A Hispanic woman said her 13-year-old niece was called a “stupid Mexican” and told to “go back to Mexico” by a classmate in Walker County.

For the time being, the provision of the Alabama law requiring public schools to check the students’ immigration status cannot be enforced due to a federal court order. But these bullying incidents are further proof that the law does not need to be upheld by the judiciary in order to succeed in its goal of making Alabama inhospitable to certain kinds of people. When the state government places its official sanction on anti-immigrant bullying, it shouldn’t be surprised when people take matters into their own hands.

Fight corporate influence by keeping independent media strong! Click here to make a tax-deductible contribution to Truthout.

Nor is this kind of activity limited to children. After a Birmingham, Alabama restaurant owner complained that some of his legal immigrant workers were quitting their jobs in part because they no longer feel welcome in Alabama, his restaurant faced a boycott campaign and a rush of hate mail attacking him for “suporting [sic] those dam [sic] wetback [sic] that are ruining our country.”

Thousands of immigrant schoolchildren stopped going to school when the anti-immigrant law briefly went into effect, even though the Constitution guarantees their right to an education. Local businesses face harassment because they dared to employ fully legal workers who happen to be Hispanic — and they are struggling to replace the many workers who have fled the state. Crops are rotting in the state’s fields because the states farm workers are being driven out of the state. Alabama’s immigration law isn’t just a cruel attack on the undocumented, it is an indirect assault on the state’s economy and on countless Alabama residents who are in the state legally.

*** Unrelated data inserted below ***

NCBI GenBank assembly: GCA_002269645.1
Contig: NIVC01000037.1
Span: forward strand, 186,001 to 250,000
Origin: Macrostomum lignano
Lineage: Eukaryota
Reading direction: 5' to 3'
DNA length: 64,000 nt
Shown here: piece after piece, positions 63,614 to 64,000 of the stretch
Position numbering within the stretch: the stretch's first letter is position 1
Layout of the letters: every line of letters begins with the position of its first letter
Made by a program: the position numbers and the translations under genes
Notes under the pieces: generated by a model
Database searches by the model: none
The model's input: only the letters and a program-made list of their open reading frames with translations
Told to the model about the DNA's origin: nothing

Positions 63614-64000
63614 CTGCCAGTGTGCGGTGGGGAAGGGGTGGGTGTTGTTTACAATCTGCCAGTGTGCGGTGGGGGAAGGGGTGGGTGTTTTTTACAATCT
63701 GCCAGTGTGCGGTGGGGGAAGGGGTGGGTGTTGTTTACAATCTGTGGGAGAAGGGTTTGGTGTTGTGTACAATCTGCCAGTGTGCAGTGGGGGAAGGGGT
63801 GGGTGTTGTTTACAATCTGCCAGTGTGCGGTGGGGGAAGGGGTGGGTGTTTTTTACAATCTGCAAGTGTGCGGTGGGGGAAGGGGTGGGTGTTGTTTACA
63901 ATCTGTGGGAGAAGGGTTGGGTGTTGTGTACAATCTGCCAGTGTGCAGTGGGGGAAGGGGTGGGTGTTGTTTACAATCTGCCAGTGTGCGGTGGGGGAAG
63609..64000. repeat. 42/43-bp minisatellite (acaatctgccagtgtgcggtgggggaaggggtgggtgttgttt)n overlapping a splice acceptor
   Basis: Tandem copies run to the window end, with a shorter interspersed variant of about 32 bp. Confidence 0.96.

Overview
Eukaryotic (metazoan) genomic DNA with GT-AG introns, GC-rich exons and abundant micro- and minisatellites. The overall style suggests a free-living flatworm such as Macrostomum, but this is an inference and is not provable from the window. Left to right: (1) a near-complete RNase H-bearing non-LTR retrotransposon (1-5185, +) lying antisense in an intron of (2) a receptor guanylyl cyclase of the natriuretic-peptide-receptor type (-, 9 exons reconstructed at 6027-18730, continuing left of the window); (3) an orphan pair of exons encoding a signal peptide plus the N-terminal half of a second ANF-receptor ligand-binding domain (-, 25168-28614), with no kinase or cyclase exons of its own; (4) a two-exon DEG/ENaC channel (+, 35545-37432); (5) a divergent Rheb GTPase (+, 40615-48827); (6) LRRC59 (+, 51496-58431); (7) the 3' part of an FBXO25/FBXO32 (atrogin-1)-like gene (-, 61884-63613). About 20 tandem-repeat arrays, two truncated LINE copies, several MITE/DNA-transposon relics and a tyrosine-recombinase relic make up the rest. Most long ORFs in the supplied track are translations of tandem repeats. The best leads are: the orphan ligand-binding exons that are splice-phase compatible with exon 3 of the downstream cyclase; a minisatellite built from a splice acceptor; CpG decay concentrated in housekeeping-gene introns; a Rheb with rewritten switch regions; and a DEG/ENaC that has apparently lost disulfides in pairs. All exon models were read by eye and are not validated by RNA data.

Ian Millhiser

Ian Millhiser is a senior fellow at the Center for American Progress and the editor of ThinkProgress Justice. He received his JD from Duke University and clerked for Judge Eric L. Clay of the United States Court of Appeals for the Sixth Circuit. His writings have appeared in a diversity of publications, including the New York Times, the Guardian, the Nation, the American Prospect and the Yale Law & Policy Review.